In Canada, a famous and illustrative case of the “Living Document” (although not so named) theory is the “Persons case”. The Supreme Court of Canada (1928) was asked to consider whether women counted as “qualifed persons” regarding appointment to the Senate, as specified in the British North America act (1867). The Supreme Court of Canada applied the original, historical intent literally and found: (quoth Wikipedia)

    The Court interpreted the definition of ‘qualified person’ as intended by the drafters of the BNA Act 1867, despite acknowledging that the role of women in society had changed since that date. The Court held that the common law incapacity of women to exercise public functions excluded women from the class of “qualified persons” under s. 24 of the B.N.A. Act.
    In 1867 women could not sit in Parliament and thus if there were to be an exception to the practice from that period it would have to be explicitly legislated.

    The case was appealed, as then the British Privy Council was the highest judicial authority. That decision explicitly endorsed a living document (“Living Tree”) theory, saying: (also quoth Wikipedia)

    The British North America Act planted in Canada a living tree capable of growth and expansion within its natural limits. The object of the Act was to grant a Constitution to Canada. Like all written constitutions it has been subject to development through usage and convention.
    Their Lordships do not conceive it to be the duty of this Board — it is certainly not their desire — to cut down the provisions of the Act by a narrow and technical construction, but rather to give it a large and liberal interpretation so that the Dominion to a great extent, but within certain fixed limits, may be mistress in her own house, as the provinces to a great extent, but within certain fixed limits, are mistresses in theirs.

    With regard to the women-as-persons question, the Privy Council said (in summary) “of course they are, duh.”
    Thus, at least from a Canadian perspective, a strict constructionist theory (essentially identical to the “scripture as ultimate arbiter of all thruths” theory, as I pointed out), is quaint nonsense.
    (Being a Yankee expat [U. Waterloo, yes it is there that the Campus Crusade for Cheese exists] is certainly very interesting sometimes.)

  • Jeff

    Human beings do have a choice.
    You were destined to believe that.
    ===============================
    The downside, of course, is that it requires a bit of thought to understand why the rotation of this pendulum indicates that the earth is moving.
    Then it’s worthless as “proof” to the Shmoes. Besides, if they don’t believe in ANY of the NASA missions, why would they not believe there’s a motor driving the pendulum.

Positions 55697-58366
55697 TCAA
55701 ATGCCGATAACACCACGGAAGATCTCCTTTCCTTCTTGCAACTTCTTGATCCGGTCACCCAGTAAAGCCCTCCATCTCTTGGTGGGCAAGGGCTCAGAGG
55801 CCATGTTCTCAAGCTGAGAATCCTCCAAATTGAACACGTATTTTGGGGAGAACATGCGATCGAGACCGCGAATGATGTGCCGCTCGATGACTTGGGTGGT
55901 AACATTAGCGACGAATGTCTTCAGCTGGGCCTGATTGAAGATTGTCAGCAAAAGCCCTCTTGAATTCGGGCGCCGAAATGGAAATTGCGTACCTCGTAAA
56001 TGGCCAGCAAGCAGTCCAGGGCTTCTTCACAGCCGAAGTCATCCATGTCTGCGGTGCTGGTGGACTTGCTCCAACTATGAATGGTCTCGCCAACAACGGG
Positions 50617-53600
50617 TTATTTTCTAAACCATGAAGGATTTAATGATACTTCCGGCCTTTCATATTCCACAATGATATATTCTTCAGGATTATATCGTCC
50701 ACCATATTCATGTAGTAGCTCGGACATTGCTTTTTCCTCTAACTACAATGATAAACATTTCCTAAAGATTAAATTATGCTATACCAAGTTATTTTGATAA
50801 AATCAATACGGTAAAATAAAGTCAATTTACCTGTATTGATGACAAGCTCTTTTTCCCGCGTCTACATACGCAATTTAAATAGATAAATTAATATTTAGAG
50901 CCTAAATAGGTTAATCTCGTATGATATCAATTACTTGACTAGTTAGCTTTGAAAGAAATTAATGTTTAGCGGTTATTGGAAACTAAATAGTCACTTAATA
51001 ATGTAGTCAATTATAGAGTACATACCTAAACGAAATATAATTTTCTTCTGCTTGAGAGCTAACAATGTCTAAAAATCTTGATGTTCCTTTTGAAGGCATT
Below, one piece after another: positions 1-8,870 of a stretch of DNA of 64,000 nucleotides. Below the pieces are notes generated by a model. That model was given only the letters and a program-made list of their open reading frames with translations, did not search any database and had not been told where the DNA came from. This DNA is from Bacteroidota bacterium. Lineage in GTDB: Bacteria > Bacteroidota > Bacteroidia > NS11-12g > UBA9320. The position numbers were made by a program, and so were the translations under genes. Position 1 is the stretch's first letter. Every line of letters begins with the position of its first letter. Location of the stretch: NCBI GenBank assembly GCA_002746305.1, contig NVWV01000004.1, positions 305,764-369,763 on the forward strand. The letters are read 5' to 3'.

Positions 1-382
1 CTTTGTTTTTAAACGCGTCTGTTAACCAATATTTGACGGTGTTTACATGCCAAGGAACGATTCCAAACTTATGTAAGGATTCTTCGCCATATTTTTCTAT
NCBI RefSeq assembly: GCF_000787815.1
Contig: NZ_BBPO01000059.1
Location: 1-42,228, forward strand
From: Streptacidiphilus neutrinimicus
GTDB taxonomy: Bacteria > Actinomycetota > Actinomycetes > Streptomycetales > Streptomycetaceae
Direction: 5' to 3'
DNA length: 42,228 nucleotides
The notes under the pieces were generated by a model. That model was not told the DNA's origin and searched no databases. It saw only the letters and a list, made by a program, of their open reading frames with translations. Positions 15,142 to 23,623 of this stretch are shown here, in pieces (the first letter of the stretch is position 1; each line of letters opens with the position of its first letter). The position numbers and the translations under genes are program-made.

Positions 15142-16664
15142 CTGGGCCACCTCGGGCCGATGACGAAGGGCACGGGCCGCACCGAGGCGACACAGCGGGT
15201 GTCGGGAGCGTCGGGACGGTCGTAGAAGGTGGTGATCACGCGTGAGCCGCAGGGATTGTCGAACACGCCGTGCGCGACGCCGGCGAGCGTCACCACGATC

===============================
    if there are exceptions to this that I’m unaware of, feel free to chastise me on that point
    At the First Church of the Masochist, we believe we’re inferior to EVERYONE. Once you are chastized, please send the Blessed Punisher over — we’re behind [ow!] in our services.

  • Salamanda

    Nenya: Of all Fred’s theories so far, this one rings the truest for me. I distinctly remember going through the process of finding out my brother (and later another friend) was gay, and having the thought go through my head that I had to choose between what I believed to be right based on scripture and what I believed to be kind. Finally I decided that (to quote Fred the other week) we Christians were supposed to be known by our love
    Dude, me too. It took me a longer time to come around to that, though. When it finally dawned on me that my aunt’s “friend” was more than just a friend, I wondered why nobody in her (Catholic) family had told her it was wrong, and if maybe that was my duty? Fortunately, I’m a bit of a shy gal, so I ended up keeping my righteousness to myself. ;) I went to a Christian school in from 7th to 12th grade, and a lot of the things I was taught there were things my parents, though also Christians, did not believe—and this whole bit was one of them. I will say, however, that during my senior year at said school, it became known that one of my classmates was gay: something that would have easily gotten him expelled, had it become official knowledge. But nobody there outed him. I don’t know everyone’s motives, but I like to think that there were a lot of students (perhaps even a few teachers) who came to the same decision you did—to protect him, to love…to be kind rather than right.
    Reverend Homophobe would reply, “OMG! See! She wants to fornicate madly in the streets and have satanic rituals in churches!!”
    Hey! What about us straight folk who want to fornicate madly in the streets and have satanic rituals in churches? I feel so marginalized.

  • Spalanzani

    Wouldn’t fornicating in the streets be really bad for your back? Clearly, the logical thing to do is fornicate madly in church and hold satanic rituals in the streets.

  • Jeff

    I just saw this on another forum. Masterful capture of picture and caption. Not really “breaking news”, though — I’ve known it for almost 6 years.

  • hapax

    Dunno, Spalanzani; those pews are hard and narrow.
    We’ve got these nice kneeler cushions by the altar, though.
    (What happens if you hold your Satanic ritual in the street, summon the Archfiend Himself, and He gets run over by the crosstown bus?)